Ayse Sercan is an architect at Safer DIY Spaces, a small Oakland-based non-profit with an enormous mission: providing shelter to those who wouldn’t normally have it.
Knowing how ridiculously expensive Bay Area housing can be, this is a huge deal for the community – it’s literally keeping people from living on the streets.
Before 3D Scanning
Technically speaking, Ayse and her team do pro-bono architecture work for unpermitted construction areas, which helps to ensure that the property is legal and safe. This typically involves making floor plans for large warehouse spaces.
In the beginning, she did all of this work by hand: taking measurements and recording them in notebooks. However, she quickly realized that this process was too tedious to continue. She had to find a better way.
After 3D Scanning
With the limited resources available to Safer DIY Spaces, Ayse knew that she didn’t want to pay to hire an assistant. It didn’t take long for her to begin investigating a more affordable option: 3D scanning.
Her projects took place in older buildings, where a 3D scanner could show her the exact location of the walls and reveal imperfections such as walls that weren’t at perfect 90 degree angles.
It could also show her when a beam was abnormally shaped, with its width varying along its length. These were the small details that she’d normally miss if she only measured one end of a beam and assumed it to be uniform from end to end.
Ayse’s previous interactions with third party contractors at her workplace made her familiar with 3D scanning technology. This experience helped her realize that her non-profit organization could use a 3D scanner to capture existing plans, known in the construction industry as “as-builts.”
How CSDS helped her utilize the technology
Along the way, CSDS was able to help get her up to speed.
“CSDS was great. I rented the Trimble TX Series scanner for one project. Doug Reichmuth came out to do a sample scan, and showed me tricks and tips to get set up properly.”
After finishing the first project, Ayse rented a scanner for another week and scanned another space. She shared her experience with her colleagues, and together they decided to buy a Trimble TX6 3D scanner.
The decision turned out well for her team, thanks to her on-site training with Doug and her additional training session at the CSDS Sacramento office. While there, she learned about the scanner’s additional hardware features and the additional functionality of Trimble’s RealWorks software.
“They showed me tricks for aligning things where I had difficulty. It helped me hit the ground running with scans and plan sets, and gave me the ability to move faster, which made things more productive.”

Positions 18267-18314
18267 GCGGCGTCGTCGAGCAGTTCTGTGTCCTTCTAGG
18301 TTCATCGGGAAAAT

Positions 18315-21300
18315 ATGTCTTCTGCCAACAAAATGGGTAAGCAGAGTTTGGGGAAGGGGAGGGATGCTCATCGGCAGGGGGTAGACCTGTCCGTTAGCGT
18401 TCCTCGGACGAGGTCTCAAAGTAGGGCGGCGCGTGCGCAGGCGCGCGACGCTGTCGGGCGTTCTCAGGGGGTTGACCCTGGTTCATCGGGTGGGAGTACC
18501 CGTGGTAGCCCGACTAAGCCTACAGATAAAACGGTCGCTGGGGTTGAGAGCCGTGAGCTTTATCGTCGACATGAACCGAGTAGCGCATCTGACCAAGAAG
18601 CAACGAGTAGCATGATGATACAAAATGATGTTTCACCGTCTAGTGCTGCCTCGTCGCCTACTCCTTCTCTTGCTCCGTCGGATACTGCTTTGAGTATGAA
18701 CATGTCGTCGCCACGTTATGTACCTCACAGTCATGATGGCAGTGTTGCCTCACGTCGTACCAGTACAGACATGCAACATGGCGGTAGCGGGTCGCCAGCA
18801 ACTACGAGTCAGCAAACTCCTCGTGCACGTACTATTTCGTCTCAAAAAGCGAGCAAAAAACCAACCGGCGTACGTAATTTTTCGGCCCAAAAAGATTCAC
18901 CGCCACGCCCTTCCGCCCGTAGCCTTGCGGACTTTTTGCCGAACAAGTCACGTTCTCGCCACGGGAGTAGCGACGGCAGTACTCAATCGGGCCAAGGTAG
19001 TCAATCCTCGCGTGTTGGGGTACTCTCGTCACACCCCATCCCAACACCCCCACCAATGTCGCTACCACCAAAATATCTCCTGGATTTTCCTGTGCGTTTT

Armed with her new Trimble TX6 3D scanner, Ayse reduced the time it took to measure warehouses from 2-3 weeks to just half a week for scanning and another half a week for creating the 3D model. In this way, she effectively cut her total project time down by two thirds.
By implementing 3D scanning, Ayse’s BIM drawings can be spread among more people with Trimble RealWorks’ ability to share the 3D point cloud and deliverables generated within the platform.
This also fits better with her team’s workflow. Given that her volunteers work irregularly and during the evenings, it allows them to share the work of building the 3D models more conveniently.
If her team was being paid for their labor, her old way of working would’ve cost $20-$30K per project. By adding 3D scanning to her workflow, Ayse estimates that she’s already saved the equivalent of $150,000 in project time within about 4 months.
This amounts to nearly $40,000 in savings per month, which means that the scanner had already paid for itself in less than two months!
The Future of 3D Scanning for Architects
When asked about the future of 3D scanning in architecture, Ayse says:
“I think this is the way it’s going to go.”
At the moment, the point clouds made by her 3D scanner are used to create a BIM model. The BIM software then creates a 3D model of a building with all of the drawing information in it.
This 3D model has info about how the walls are made, which allows you to estimate how much wood, drywall, and steel to buy. The more accurate your model, the better your BIM deliverables and cost estimates will be.
Once the software is capable of fully automating BIM deliverables from the point clouds, Ayse predicts:
“It’ll be so valuable that architects will find it hard to stay competitive without investing in the technology.”
Until then, this process can take Ayse and her Safer DIY Spaces team a couple of weeks. They spend a week tying the scans together properly, which basically becomes a series of precise 3D photos.
The software makes best-fit transformations in order to connect the individual scans and create a single point cloud of each project, and then her team spends another week creating deliverables from the project cloud.
Overall, Ayse is optimistic about the future of 3D scanning and architecture:
“Soon this will take off and become a standard workflow for architects.”